Prices convey plenty of information. Substituting or adding moral appeals risks making scarcities worse and risks cheapening the value of moral appeals.

What happened?

It’s a bad week. Polarization has lead to a federal truth commission (thank you Dems) and the likely removal of federal protection for reproductive freedom (thank you Reps). Neither of these, so far as we know, is popular. A working democracy of Americans would be unlikely to bring about either. But we don’t seem to have that—or at least not to the extent that we might have thought. In part, this is because of the way discourse in our society has deteriorated. Discourse in our society is, to say the least, strained.

Given how strained our discourse has become, some would prefer to have less of it, walking away from those they disagree with and encouraging others to do the same. In Choosing Civility, P.M. Forni, cofounder of the Johns Hopkins Civility Project, finds it encouraging that roughly 56 percent of Americans seem to believe it “better for people to have good manners” than to “express what they really think” (76) and claims that civility suggests meals are “not the best venue for political debate” (79). On my view, by contrast, people too frequently censor themselves rather than engage in conversation with someone they think wrong about an issue. I think this horribly unfortunate, even if understandable. I think it is understandable because of the way many of us are raised. I think it unfortunate because it leads predictably to a loss of discourse that would promote a more civil society. When people don’t engage in civil discourse with each other, it’s too easy for people to live in ideological bubbles, too likely that people will be unable to even engage with those they disagree with, and too easy for those with power to ignore the wishes of the rest. I want to suggest one cause and possible corrective of this situation.

As children, when we visit extended family or friends, many of us are told not to mention religion or politics, Uncle Bill’s drinking, Aunt Suzie’s time in prison, or any number of other family “secrets” or disagreements. Those subject to these parental restrictions learn not to discuss anything controversial, including serious social issues and our own values. The lesson many seem to take from this is that it is impolite and disrespectful to disagree with others. It is hard for me to think this has not contributed to the polarization and rancor in our society. Because we are trained, from an early age, to censor ourselves and repress conversation about a wide array of topics, it’s not surprising that many are shocked when someone disagrees with them—we are taught not to disagree or even suggest a topic of conversation about which there is likely to be disagreement, so people are naturally surprised when others do precisely that. They think it rude. Given the surprise, moreover, many make no attempt to provide a reasoned response to someone who says something they disagree with or find distasteful. This is a mistake.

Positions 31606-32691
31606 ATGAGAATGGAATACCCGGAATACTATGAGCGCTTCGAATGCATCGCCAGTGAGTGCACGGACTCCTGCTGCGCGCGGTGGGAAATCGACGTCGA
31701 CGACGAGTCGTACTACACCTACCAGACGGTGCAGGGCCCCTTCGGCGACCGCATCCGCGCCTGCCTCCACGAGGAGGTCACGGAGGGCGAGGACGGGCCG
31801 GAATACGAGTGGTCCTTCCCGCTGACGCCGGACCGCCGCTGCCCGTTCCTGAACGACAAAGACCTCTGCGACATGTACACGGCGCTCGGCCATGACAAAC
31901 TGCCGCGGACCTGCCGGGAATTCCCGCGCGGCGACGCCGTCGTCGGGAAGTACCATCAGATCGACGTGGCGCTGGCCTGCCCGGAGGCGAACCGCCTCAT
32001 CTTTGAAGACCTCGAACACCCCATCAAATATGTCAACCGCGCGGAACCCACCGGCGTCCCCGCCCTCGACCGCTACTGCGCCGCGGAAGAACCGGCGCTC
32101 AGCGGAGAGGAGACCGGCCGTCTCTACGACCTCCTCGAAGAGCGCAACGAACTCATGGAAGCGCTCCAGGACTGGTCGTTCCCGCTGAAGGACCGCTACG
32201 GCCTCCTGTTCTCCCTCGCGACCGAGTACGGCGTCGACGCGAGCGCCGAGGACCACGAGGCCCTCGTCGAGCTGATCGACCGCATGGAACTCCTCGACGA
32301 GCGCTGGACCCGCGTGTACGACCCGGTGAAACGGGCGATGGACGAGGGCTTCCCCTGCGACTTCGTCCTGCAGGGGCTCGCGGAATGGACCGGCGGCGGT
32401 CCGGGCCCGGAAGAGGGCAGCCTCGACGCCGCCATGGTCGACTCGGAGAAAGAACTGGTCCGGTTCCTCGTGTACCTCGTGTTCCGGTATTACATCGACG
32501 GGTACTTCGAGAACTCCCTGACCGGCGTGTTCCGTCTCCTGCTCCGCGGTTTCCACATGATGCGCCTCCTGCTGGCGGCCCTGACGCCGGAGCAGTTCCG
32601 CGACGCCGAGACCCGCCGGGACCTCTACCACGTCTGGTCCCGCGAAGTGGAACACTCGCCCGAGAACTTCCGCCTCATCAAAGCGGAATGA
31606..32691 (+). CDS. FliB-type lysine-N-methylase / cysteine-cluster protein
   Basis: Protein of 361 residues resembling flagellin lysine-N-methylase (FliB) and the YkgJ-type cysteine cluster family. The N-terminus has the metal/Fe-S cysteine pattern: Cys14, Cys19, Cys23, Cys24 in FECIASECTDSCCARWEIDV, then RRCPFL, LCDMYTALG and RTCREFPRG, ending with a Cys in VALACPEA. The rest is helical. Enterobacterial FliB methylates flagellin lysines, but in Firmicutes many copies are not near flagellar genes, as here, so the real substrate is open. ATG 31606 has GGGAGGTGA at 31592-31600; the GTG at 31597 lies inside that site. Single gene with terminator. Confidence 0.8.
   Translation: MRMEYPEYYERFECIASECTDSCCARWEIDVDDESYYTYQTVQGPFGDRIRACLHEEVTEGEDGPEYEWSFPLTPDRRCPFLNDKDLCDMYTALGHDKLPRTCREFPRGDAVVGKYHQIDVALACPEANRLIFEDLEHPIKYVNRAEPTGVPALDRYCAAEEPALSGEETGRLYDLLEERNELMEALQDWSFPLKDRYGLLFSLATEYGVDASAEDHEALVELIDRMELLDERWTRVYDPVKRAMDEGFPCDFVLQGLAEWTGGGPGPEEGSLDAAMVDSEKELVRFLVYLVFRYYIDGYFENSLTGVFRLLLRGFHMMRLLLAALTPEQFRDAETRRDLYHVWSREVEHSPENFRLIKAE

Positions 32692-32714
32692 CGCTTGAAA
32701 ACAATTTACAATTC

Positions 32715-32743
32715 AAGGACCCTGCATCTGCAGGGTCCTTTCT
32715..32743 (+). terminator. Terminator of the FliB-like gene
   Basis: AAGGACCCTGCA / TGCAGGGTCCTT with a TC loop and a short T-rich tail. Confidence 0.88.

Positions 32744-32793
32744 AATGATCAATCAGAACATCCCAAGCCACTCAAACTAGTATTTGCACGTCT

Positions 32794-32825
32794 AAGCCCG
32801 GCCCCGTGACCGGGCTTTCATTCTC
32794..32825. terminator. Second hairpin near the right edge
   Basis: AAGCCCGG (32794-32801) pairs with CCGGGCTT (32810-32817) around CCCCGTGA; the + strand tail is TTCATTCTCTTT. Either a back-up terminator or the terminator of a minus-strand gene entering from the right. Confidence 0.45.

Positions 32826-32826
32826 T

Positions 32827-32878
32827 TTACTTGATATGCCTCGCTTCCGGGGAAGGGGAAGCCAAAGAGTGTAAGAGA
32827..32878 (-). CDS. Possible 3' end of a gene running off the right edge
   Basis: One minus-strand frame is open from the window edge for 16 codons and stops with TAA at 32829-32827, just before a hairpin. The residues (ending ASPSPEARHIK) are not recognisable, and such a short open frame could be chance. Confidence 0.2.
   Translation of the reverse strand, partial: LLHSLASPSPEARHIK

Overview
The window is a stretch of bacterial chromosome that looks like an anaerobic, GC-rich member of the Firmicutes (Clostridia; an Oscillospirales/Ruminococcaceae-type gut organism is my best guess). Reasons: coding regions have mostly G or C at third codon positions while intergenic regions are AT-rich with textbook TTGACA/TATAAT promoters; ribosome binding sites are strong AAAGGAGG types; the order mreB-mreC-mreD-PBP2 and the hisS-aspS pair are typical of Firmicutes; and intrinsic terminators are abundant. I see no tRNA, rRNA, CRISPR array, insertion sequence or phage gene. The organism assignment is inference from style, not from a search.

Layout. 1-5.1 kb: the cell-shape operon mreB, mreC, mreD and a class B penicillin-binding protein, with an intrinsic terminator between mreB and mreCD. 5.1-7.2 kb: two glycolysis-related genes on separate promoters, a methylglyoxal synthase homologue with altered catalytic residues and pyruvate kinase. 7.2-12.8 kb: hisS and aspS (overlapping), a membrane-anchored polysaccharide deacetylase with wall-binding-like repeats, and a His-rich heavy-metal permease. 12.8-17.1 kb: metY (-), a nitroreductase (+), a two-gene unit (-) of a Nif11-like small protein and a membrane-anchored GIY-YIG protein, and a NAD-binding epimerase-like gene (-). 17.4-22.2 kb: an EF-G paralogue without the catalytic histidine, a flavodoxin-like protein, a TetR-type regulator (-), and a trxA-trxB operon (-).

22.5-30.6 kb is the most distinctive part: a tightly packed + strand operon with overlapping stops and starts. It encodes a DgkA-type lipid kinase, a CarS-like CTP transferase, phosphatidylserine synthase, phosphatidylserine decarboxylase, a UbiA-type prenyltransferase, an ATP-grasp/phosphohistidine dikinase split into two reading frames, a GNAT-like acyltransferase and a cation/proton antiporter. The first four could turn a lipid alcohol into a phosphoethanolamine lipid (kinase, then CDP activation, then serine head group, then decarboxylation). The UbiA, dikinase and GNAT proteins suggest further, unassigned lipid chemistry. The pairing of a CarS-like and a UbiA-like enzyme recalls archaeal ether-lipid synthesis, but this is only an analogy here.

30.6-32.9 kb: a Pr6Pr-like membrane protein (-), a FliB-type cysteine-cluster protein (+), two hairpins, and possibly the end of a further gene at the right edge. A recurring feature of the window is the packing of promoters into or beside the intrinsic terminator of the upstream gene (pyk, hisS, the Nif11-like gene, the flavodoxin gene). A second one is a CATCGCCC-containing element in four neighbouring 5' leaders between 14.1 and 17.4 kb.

The problem may be worse than simple parental limits. As a culture, we seem committed to social separation. Not only do we actively and explicitly discourage children from having honest conversations (which join us with others), but we also seek to set up our lives so that we have more distance from each other—even our immediate family members. People complain about the rising cost of homes, but in real dollars, the cost per square foot of a home has not increased that much (see this). Home costs have increased largely because we insist on larger homes—homes where we have our own bathrooms, our own bedrooms, our own offices. With all of that space, we are away from our loved ones, leaving us able to avoid difficult conversations with even our closest intimates. We don’t have to negotiate for time in the shower, for use of the television, or much of anything else. We don’t have to discuss things we disagree about. (And, of course, Americans tend to think that once a child graduates from high school they ought to move out—again, allowing that those almost-adult children can avoid dealing with their parents, learning how to deal with them when they disagree. And when they “talk,” they now do so by texting—furthering the distance from what would be allowed by face to face, or at least, phone, conversations.) In all, we insist on and get more—more space, more privacy, more isolation. We also sort ourselves—moving to neighborhoods and jobs where others that agree with us live and work. We spend less and less time with people we disagree with And then we are surprised that we don’t know how to deal with such people.

So much for the social criticism. That is, I submit, one of the causes of our current lack of civil discourse (and thus increased polarization). If that is right, the solution should be straightforward: stop taking steps that discourage children from engaging in honest discussion. Make children share a bathroom so that they at least have to negotiate its use with a sibling. Maybe have them share a bedroom too! Really importantly, stop telling children not to discuss certain topics with others. Let them learn from others, let others learn from them. (And obviously, those of us teaching in college should seek to promote discussion of ideologically diverse views, even views that some find offensive.) We need to be offended when young so that we don’t refuse to engage with others we find offensive when we are adults. We would then be prepared for honest civil discourse.